On June 12, 2008, the Nevada Supreme Court issued its ruling in what is expected to be one of the last cases arising out of the construction of one of the largest casino-resorts in Las Vegas. The dispute, which began in 2001, resulted in the filing of over $300 million in mechanic’s liens by the casino’s construction manager and its subcontractors and a counterclaim by the owner for more than $220 million for defective and delayed construction.

Although the central issue in dispute between the parties was decided in June 2003, when a jury awarded the construction manager and its subcontractors $44.2 million in contract damages, the Supreme Court’s recent ruling signaled a decisive end to the enforcement of prospective lien waivers and pay-if-paid provisions in construction contracts under Nevada law.

The decision follows the enactment of statutes by the Nevada legislature between 2001 and 2003 designed to eliminate the use of prospective lien waivers and pay-ifpaid provisions in construction contracts, and brings Nevada into conformity with the existing mechanic’s lien laws of many of its neighboring states, including California, in connection with the prohibition against these contract provisions.

THE UNDERLYING FACTS OF LEHRER MCGOVERN BOVIS, INC. v. BULLOCK INSULATION, INC.

On February 15, 1997, the owner of one of the largest casino-resorts on the “Strip” in Las Vegas entered into a Construction Management Agreement with Lehrer McGovern Bovis, Inc. (“Bovis”), under which Bovis agreed to manage the remaining construction of the casinoresort (the “Resort”). Bovis later subcontracted with numerous subcontractors, including the firestopping subcontractor Bullock Insulation, Inc. (“Bullock”).

The subcontract between Bovis and Bullock incorporated the general conditions of the Construction Management Agreement between the owner and Bovis, which included one of the two provisions central to the Supreme Court’s ruling. The subcontract agreement incorporated the Construction Management Agreement’s prospective lien waiver clause, whereby both Bovis and Bullock promised “not [to] suffer or permit any lien or other encumbrance to be filed” against the project. Although the lien waiver clause was located in the agreement immediately following other provisions addressing final payment terms and conditions precedent to final payment, the lien waiver itself was not dependent upon Bullock’s receipt of any payment for its labor or materials.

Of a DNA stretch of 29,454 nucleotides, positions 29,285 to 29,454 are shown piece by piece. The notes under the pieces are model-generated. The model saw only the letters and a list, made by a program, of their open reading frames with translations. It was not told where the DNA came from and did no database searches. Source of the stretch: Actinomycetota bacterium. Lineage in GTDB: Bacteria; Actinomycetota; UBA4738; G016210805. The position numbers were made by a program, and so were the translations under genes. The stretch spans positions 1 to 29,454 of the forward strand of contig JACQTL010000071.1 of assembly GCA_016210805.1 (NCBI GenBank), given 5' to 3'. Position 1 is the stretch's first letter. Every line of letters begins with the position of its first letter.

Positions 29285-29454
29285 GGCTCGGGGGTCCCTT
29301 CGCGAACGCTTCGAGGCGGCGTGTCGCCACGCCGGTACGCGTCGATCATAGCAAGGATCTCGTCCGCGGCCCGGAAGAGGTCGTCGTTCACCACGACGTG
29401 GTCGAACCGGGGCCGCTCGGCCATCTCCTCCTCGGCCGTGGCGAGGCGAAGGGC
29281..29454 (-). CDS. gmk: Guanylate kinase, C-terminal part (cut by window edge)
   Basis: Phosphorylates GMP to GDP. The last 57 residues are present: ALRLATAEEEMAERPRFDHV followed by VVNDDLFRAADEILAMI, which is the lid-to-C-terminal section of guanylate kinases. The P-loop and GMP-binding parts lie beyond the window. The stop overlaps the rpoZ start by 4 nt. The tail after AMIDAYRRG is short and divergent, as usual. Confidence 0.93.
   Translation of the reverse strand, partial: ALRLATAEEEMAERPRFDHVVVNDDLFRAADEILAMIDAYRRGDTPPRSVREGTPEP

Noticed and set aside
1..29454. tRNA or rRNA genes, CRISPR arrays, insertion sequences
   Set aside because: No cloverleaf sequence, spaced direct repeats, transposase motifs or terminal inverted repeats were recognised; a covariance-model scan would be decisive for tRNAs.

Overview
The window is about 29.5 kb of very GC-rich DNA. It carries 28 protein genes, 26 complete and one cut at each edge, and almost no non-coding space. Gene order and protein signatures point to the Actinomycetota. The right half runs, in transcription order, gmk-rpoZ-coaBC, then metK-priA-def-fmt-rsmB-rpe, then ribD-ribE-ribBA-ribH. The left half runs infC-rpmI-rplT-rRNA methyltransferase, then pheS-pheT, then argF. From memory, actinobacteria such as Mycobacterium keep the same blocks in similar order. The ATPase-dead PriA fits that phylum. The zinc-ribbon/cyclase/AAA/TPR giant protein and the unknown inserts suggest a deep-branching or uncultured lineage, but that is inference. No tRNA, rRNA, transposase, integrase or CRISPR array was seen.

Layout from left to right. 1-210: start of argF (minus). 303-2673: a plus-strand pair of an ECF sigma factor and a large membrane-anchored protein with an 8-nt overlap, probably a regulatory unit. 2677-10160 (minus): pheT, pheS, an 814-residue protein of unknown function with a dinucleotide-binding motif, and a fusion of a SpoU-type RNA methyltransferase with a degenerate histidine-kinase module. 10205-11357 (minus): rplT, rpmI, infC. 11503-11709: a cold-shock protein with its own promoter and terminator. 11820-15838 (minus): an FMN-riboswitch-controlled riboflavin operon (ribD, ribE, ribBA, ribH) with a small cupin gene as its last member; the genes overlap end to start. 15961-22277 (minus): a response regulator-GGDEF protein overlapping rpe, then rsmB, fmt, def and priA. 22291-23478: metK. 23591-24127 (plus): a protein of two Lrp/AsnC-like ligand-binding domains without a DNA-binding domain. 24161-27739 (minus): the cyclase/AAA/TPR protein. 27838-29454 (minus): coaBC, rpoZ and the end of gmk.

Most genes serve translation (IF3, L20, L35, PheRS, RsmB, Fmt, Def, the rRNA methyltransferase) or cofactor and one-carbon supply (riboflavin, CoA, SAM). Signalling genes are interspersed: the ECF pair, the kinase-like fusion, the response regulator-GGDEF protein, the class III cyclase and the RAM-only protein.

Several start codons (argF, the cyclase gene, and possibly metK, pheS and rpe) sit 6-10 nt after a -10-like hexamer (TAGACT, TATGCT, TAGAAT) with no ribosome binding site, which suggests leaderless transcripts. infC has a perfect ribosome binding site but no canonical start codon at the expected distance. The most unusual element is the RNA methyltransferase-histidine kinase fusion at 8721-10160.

The subcontract also contained a pay-if-paid provision, under which Bullock’s right to payment from Bovis for its work was contingent upon Bovis’ receipt of payment from the owner.

The dispute arose out of Bovis’ direction to Bullock to perform certain firestopping retrofit work to comply with Clark County Building Department requirements. Retrofitting the walls required a substantial amount of work, as most of the rooms at the Resort had already been completed.

Following completion of the retrofit work, Bullock recorded a mechanic’s lien on the project in the amount of $1,636,170.57 and, thereafter, filed a district court complaint against Bovis for breach of contract and the owner for foreclosure of the mechanic’s lien, respectively. At trial, the district court struck down the lien waiver and pay-if-paid provisions, concluding that Nevada public policy, as codified in 2001 and 2003 by the Nevada legislature, prohibited the enforcement of both clauses.

Bovis then appealed the district court’s rulings.

PROSPECTIVE LIEN WAIVERS FOUND TO BE AGAINST PUBLIC POLICY IF CONTRACT PROVISION FAILS TO PROVIDE SECURITY FOR PAYMENT OF CONTRACTOR

The Nevada Supreme Court, reviewing the district court’s rulings de novo, affirmed the decision, based on a review of the public policy underlying Bullock’s right to payment and ability to secure this right through the recording of a mechanic’s lien.

A contractor has a statutory right to a mechanic’s lien for the unpaid balance of the price agreed upon for labor, materials, and equipment furnished. “The object of the lien statutes is to secure payment to those who perform labor or furnish material to improve the property of the owner.”

“. . . [public] policy strongly supports the preservation of laws which give the laborer and materialman security for their claims.” Underlying the policy in favor of preserving laws that provide contractors secured payment for their work and materials is the notion that contractors are generally in a vulnerable position because they extend large blocks of credit; invest significant time, labor, and materials into a project; and have any number of workers vitally depend on them for eventual payment. (Lehrer McGovern Bovis, Inc. v. Bullock Insulation, Inc. (2008) 124 Nev. Adv. Rep. 39.)